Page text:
Is it possible to approach surgery or anesthesia in a child or adolescent with a Do-Not-Attempt-Resuscitation (DNAR) order short of summarily cancelling the order?
An updated AAP clinical report can help medical teams understand that they should not cancel a DNAR order without a family discussion, as this does not respect the important decisions that the family or an age-appropriate child has made.
The report, Interpretation of Do-Not-Attempt-Resuscitation Orders for Children Requiring Anesthesia and Surgery, from the Sections on Surgery and Anesthesia and the Committee on Bioethics, is available at https://doi.org/10.1542/peds.2018-0598 and will be published in the May issue of Pediatrics.
Honoring goals of care
Both DNAR and DNR (Do Not Resuscitate) terms imply that resuscitation will be “omitted” or not done. Sometimes, this can be misinterpreted as “giving up.” Because of this, some have advocated for the term “allow natural death,” to emphasize ongoing comfort or end-of-life care. In other words, the medical team continues to care for the child, but the goals of care are different.
DNAR in and of itself is not particularly controversial for appropriate children, as much as it is a difficult decision to make for all concerned. It requires shifting the focus from doing everything possible to save a child to doing everything to make the end of life as comfortable as possible, with as much quality and dignity as possible. The physician or the family might first recognize that striving for curative care is no longer beneficial, but the entire treatment team eventually needs to embrace this concept for it to be successful. This is the ultimate in patient- and family-centered care.
“Required reconsideration” is the accepted practice of discussing a pre-existing DNAR order with the patient, family and medical team in preparation for deciding how to put this in context during a surgical procedure. The choices are to cancel the DNAR order or to honor it by providing a goal- or a procedure-directed approach.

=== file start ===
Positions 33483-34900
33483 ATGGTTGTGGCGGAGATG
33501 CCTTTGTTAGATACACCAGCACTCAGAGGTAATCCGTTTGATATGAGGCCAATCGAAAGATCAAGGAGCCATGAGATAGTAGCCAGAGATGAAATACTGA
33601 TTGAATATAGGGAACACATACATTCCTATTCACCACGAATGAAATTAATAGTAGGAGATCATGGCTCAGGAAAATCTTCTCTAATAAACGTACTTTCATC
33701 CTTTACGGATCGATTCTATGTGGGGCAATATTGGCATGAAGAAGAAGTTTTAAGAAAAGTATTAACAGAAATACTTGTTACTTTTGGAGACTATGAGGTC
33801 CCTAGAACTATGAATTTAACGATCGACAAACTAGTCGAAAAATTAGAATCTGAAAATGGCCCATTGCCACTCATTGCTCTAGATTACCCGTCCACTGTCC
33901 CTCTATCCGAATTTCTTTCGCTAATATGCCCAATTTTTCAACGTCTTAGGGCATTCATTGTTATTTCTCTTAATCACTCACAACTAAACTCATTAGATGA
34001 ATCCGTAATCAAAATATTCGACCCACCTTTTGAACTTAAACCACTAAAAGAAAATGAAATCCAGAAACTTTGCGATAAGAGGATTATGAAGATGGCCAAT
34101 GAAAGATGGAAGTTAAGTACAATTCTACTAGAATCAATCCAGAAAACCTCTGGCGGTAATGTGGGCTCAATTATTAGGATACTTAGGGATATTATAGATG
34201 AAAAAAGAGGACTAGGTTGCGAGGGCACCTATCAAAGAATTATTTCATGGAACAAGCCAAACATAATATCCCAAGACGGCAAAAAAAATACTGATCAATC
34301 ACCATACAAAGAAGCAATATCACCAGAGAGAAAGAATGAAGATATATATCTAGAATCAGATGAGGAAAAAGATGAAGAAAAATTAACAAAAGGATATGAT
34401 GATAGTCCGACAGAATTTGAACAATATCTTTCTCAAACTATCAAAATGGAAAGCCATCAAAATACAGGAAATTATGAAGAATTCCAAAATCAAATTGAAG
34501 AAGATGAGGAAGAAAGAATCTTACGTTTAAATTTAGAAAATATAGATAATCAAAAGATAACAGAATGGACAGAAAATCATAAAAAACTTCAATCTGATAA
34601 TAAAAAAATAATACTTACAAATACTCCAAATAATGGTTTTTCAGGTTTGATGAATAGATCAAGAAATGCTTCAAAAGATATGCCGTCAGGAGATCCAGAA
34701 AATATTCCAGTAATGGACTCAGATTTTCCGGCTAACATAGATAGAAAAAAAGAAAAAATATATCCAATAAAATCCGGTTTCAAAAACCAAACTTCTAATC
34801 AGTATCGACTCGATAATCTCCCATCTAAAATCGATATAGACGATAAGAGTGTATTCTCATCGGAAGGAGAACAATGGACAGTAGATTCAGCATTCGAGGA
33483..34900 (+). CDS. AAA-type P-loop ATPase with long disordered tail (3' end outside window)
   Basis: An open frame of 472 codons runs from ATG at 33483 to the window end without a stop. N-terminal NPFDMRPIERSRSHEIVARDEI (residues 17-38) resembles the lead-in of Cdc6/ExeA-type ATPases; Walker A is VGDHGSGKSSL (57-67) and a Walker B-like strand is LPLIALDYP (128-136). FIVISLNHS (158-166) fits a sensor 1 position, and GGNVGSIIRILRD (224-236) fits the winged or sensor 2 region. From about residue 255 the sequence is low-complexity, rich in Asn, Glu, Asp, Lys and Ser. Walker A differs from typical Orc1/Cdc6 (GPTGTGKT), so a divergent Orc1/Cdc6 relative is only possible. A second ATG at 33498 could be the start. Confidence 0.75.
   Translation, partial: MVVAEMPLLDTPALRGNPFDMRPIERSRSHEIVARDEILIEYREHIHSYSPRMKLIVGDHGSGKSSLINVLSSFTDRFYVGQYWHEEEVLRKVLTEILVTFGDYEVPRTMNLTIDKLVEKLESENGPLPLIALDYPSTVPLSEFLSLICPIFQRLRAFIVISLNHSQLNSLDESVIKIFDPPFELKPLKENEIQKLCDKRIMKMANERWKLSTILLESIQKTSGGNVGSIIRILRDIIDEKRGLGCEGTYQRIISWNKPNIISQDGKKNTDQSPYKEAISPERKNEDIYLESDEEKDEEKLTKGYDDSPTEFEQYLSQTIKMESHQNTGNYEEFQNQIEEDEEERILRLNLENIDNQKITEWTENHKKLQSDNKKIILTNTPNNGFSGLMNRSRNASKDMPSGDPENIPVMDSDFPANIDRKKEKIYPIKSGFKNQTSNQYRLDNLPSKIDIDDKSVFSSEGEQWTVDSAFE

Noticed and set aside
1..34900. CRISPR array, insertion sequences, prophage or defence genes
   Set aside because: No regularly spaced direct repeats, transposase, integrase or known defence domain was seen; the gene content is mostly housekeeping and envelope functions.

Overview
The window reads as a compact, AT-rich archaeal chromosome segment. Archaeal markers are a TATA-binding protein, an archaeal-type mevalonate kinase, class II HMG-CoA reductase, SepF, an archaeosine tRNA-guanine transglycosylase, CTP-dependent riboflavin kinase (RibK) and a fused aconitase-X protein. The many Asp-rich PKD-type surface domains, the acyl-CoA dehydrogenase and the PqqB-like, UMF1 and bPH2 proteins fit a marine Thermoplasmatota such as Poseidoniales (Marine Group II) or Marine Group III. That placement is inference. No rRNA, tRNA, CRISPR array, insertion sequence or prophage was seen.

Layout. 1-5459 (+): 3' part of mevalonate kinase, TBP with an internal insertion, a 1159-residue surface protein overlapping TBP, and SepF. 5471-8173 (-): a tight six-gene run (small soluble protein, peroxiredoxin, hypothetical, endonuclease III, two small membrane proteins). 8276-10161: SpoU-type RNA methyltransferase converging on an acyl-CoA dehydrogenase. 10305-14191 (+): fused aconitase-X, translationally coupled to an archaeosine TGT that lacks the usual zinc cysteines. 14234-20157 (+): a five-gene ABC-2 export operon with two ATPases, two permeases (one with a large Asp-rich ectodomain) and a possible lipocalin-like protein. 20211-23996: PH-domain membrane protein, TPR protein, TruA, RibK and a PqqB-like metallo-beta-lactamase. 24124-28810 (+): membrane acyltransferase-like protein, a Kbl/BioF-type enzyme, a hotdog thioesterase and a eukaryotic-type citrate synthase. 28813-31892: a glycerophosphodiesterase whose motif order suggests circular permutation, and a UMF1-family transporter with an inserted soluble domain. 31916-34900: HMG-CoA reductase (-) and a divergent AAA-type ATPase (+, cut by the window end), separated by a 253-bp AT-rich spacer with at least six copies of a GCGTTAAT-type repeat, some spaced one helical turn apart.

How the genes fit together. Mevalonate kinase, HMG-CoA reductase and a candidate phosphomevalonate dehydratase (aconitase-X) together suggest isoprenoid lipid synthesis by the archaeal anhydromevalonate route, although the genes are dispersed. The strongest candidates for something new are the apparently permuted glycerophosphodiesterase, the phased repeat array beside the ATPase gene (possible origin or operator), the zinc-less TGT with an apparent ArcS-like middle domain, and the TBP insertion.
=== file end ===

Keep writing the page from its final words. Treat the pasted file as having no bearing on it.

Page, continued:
The aim of a goal-directed approach is to do everything to prevent the need for resuscitation. If resuscitation is needed, this approach recognizes that patients are more concerned with preservation of pre-existing quality of life. This model honors the family’s treatment goals while reflecting the reality and unique aspects of the operating room, but it requires a pre-existing relationship with the family.
A procedure-directed approach involves careful consideration of a series of specific interventions (a checklist) that might be used in the operating room. The checklist is similar to what might be considered for limits of resuscitation. Each procedure must be placed in the context of the child’s usual quality of life and likelihood of the ability of the procedure to produce the desired effect. This approach has limited flexibility when an unexpected situation occurs.
In the operating room, many of the techniques and agents used can routinely promote cardiovascular instability and respiratory depression, which makes the discussion of resuscitation choices for a patient with a pre-existing DNAR order more complex and challenging. Many DNAR orders include clauses requesting that children not be intubated in the setting of respiratory arrest. As part of routine anesthetic care even for certain minor procedures, children are commonly intubated and placed on mechanical ventilation.
It is imperative that the physiologic changes that occur with anesthesia are thoroughly explained to the patient and family, and the possibility of post-operative mechanical ventilation is addressed.
Hospitals are encouraged to develop and maintain written policies permitting the foregoing of life-sustaining treatment of patients, including children and adolescents, in appropriate circumstances. Once a DNAR order is in place according to accepted standards, it is important that it is reviewed with the patient and/or caregiver before surgery to determine applicability in the operating room and the postoperative recovery period.
Dr. Fallat is a lead author of the clinical report and a member of the AAP Section on Surgery Executive Committee. She is a former chair of the Committee on Bioethics.